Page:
By Shaun Haney

There was a time when your banker was your friend, your confident and your advisor.  This was especially true in agriculture where farmers had a very close relationship with the man that was lending them the money.  Your banker lived in the community, he knew your business, he analyzed it, and gave you recommendations on what was best for your business.

In many ways this is not the case today.  The agricultural banker and farm client relationship has turned into something more similar to a TV salesmen and regular consumer.  I do not believe that this is the fault of the account managers on the ground serving the farm client.  They have been instructed to sell credit and not consult.  The trouble is that most advertising still talks about this close cosy relationship that binds the two stakeholders together in the long term.

When I talk to many farmers they talk about wanting to have that more traditional relationship back.  Farming is a complex and tough business.  One that requires you to be the mechanic, manager and marketer.  As I discuss this topic with many farmers across the country they really sincerely want that more consultative relationship back.  Farmers don’t want credit shoved down their throats just because they have the balance sheet to access the capital.  Farmers want a relationship with their banker that allows for growing a business sustainably with the correct amounts of debt without the over extension just because they can.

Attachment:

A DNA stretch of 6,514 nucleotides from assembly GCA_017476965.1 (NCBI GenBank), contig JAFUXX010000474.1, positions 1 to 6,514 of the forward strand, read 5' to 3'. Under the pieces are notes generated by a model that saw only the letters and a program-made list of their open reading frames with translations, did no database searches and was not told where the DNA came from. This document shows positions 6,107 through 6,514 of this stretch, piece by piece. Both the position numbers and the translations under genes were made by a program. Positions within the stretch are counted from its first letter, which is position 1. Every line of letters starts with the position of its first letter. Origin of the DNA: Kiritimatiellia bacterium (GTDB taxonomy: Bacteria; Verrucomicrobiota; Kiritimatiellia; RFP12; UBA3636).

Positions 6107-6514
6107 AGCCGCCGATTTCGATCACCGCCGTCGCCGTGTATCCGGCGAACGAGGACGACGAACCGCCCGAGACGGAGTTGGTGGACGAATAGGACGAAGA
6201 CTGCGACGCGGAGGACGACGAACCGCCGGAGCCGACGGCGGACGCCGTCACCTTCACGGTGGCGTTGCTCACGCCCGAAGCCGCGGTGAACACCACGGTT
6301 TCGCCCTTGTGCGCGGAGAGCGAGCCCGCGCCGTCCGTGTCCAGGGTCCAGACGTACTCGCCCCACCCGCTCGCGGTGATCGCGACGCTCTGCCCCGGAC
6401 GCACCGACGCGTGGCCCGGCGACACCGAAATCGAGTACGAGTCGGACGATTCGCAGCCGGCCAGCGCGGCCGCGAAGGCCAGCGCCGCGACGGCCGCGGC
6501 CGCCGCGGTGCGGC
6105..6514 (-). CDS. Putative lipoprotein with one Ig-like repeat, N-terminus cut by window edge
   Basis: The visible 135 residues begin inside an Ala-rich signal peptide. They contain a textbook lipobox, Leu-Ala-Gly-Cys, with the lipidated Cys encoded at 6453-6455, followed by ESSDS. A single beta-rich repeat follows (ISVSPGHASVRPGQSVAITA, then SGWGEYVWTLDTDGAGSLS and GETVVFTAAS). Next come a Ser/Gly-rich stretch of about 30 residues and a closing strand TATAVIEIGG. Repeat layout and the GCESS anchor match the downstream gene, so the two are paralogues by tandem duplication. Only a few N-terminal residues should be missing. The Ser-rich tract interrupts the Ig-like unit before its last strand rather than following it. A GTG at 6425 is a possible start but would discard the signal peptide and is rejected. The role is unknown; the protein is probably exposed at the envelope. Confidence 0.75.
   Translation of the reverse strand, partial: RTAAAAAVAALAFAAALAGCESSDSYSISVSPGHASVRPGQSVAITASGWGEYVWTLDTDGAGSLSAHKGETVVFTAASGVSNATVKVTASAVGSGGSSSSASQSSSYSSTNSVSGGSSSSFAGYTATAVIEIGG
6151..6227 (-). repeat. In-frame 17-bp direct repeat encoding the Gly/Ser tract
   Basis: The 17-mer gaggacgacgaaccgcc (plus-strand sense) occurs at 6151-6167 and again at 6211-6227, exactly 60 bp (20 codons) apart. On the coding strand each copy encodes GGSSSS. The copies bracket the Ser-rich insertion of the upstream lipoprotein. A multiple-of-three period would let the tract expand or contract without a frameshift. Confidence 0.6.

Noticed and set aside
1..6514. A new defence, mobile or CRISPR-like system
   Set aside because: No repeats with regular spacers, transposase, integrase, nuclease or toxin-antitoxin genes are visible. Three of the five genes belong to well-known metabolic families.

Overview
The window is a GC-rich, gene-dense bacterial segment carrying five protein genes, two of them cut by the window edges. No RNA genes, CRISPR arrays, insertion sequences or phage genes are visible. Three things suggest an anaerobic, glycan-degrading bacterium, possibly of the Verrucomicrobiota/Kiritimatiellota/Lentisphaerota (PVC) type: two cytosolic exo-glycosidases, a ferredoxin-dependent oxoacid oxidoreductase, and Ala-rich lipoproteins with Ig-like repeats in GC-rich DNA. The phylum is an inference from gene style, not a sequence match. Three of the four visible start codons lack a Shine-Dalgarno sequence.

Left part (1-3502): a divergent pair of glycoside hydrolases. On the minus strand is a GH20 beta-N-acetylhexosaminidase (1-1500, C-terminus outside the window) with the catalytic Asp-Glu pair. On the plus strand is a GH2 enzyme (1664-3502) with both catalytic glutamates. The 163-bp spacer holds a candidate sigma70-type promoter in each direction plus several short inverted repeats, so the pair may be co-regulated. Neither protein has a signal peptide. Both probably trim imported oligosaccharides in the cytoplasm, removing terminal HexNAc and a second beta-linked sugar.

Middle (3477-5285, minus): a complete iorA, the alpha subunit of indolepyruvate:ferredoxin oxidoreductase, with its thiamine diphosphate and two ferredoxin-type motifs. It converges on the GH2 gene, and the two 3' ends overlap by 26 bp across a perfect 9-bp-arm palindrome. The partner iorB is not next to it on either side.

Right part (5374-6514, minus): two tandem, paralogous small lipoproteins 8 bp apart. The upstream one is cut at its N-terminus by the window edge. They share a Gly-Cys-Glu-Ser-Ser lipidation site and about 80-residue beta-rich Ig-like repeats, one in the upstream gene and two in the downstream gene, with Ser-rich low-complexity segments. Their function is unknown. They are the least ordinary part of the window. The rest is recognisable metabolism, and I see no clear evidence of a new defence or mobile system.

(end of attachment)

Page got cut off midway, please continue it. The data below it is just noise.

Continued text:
Farmers wants answers to questions like:

What should I do with the future of my land?

How do you think my business could be better?

Would more land make me more profitable?

Would you buy more cows?

Most farmers are not like big business that can afford expensive consultants.  The farmer’s only real consultant he ever had outside of the family kitchen table was the banker that knew his business very well.  This not an attack on all bankers but just the trend in general.  I believe that the agricultural lender that enacts on returning back to the “old school banking” first will be the one that gets all the business from agriculture that they can handle.  I believe that farmer;s really do want this partnership with the bank back.  Sometime going “old school” is not a bad thing.

In your opinion ……What bank is doing the best job?  Who would you recommend to your farmer colleagues?  Let us know in the comment section below.

2 thoughts on “Agriculture Bankers Need to Go “Old School” To Be Successful

  1. Just lost a great one from BMO. (Old fashion type for 15 years). Seems the higher ups don’t want them sticking around for too long

  2. Once upon a time the farm was also your bank where you saved you best seed, your biggest bull and best cows, raised chicks and gosslings to invest in a more prosperous and stable future. These days we buy our seed, sperm and pre-hatched chicks and gosslings because we have to work to buy groceries and pay the lights and heating. Fuels could be made at home too but it’s illegal to make you own bio-diesel from your own oilseed.

    It’s more than just severed friendships from local creditors. It’s a total invasion of corporate ideals and capital growth without debiting the urban lifestyle and crediting those who take the biggest risk in living rooted and breathing stocks that are survival based.

    While we struggle to pay our banker and the corporate world’s grasp tigthens the socialist globalization increases subsidies to the point where 0.02% of our GDP is going to the UN the increase subsidies that don’t help the farmer but only bounce right back to the corporation.

    We need a global farmer’s union and we need it now or the survival of our species is forever in the hands of the money men.

    No money = no food = no people eating.

    We can’t let that happen.

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